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May 28, 2015

Washington Times Provides Detailed Coverage of Women in IDF

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The Washington Times deserves credit for its coverage of a subject that many people may think they know but perhaps do not: The role of women in the Israeli Defense Forces (IDF). Israel is the only country that requires mandatory military service for women, and the IDF says that 90 percent of its jobs are open to them.

But the picture is more nuanced than that summary might suggest, as Times veteran military correspondent Rowan Scarborough notes (“Israel keeps women from war’s front lines,” May 26, 2015). Scarborough reports that U.S. advocates for combat roles for women in U.S. forces “often point to the IDF as an illustration of a military in which women are thriving in ground combat units.”

Yet, he details, the role of women in the Israeli military is more complex than many note: “Israeli women’s assignments are far more restrictive than the roles envisioned by advocates in the United States who anticipate an American military that opens all ground combat units to women.” The Times says “a closer look shows Israeli women are not in direct combat special operations such as the Green Berets. Nor are they in front-line combat brigades mobilized to engage in direct heavy combat.”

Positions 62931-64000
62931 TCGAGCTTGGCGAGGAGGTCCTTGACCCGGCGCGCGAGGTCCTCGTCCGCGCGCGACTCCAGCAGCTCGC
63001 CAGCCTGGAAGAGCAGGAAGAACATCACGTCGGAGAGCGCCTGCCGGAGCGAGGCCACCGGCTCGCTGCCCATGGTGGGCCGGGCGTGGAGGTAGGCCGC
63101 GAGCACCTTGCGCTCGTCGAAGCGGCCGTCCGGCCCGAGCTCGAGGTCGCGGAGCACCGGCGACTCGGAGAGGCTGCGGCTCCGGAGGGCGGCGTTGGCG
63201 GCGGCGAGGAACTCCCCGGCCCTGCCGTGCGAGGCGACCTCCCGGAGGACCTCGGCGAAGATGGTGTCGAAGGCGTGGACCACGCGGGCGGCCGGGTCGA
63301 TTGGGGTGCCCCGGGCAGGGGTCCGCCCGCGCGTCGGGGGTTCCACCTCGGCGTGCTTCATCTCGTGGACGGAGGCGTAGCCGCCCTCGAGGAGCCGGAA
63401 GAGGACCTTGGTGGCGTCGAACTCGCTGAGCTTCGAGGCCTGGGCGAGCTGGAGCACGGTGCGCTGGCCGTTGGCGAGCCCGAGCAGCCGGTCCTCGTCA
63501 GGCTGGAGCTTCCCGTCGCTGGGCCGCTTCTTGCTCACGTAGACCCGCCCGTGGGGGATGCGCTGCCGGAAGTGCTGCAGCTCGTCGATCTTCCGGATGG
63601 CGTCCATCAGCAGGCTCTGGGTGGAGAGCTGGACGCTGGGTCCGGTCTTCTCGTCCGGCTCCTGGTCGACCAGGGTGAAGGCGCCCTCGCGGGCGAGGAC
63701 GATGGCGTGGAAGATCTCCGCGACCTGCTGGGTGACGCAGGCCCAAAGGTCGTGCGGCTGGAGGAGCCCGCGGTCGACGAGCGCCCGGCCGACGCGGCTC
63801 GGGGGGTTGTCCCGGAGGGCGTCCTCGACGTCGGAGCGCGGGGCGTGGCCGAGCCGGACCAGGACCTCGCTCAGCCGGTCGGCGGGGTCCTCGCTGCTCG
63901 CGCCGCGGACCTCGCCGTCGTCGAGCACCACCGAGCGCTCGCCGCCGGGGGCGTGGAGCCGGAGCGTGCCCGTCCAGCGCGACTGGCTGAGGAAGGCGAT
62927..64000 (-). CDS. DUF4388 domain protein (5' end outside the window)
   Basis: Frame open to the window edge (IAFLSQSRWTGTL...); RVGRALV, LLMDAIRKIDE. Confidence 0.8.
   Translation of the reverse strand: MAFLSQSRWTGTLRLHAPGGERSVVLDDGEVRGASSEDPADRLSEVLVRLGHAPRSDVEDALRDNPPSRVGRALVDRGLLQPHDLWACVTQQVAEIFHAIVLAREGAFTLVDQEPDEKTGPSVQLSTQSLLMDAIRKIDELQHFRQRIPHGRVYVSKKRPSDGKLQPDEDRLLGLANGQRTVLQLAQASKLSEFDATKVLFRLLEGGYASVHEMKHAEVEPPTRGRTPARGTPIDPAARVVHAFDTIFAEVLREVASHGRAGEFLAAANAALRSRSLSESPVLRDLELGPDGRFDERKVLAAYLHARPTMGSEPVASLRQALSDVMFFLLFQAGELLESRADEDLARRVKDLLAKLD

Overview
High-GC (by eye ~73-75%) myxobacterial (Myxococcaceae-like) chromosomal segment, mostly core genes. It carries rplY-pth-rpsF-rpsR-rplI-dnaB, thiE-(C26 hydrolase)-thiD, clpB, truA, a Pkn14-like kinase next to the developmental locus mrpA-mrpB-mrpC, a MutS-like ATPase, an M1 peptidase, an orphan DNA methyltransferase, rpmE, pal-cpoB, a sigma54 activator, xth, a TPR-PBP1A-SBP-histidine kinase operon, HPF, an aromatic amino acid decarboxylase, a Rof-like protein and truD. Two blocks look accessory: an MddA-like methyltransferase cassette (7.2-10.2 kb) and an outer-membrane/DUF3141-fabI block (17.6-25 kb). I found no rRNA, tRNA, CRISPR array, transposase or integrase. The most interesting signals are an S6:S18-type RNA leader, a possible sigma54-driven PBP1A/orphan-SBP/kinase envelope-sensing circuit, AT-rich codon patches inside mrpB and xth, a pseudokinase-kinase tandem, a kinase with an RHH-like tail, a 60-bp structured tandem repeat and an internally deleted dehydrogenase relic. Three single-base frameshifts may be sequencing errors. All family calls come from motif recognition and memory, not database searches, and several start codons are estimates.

Restrictions on the role of IDF women also apply to armor units, where plans for their integration into tank divisions were “ruled out” following a 2015 study which noted both physical strength differences that wound hinder performance and problems in putting men and women in the close quarters of a tank for days at a time.

But with these plans canceled, the IDF intends to increase the number of women serving as fighter pilots, in select border patrol battalions, field intelligence officials, and as members of artillery units. This includes assigning female troops to support roles in certain special operations positions, something the U.S. Special Operations Command already does.

However, in infantry, “virtually all of Israel’s female combat soldiers are confined to two light battalions—the Caracal and the Lions of Jordan—which are assigned to guard the borders with Egypt and Jordan, the only Arab countries that have peace treaties with Israel.” While Israeli women soldiers do help patrol borders or help to train men for combat positions, these are missions that do not involve direct ground combat in a deliberate offensive against the enemy.

Scarborough quotes Elaine Donnelly, who heads the Center for Military Readiness: “None of America’s allies, much less potential adversaries are treating women like men in the combat arms.”

The Washington Times deserves credit for this nuanced report—potentially of interest to those involved in ongoing debates in the United States and elsewhere about women in military combat roles. The article highlights both the wide variety of openings and limitations that exist for women in the IDF.—By Sean Durns

Posted by ER at May 28, 2015 02:39 PM

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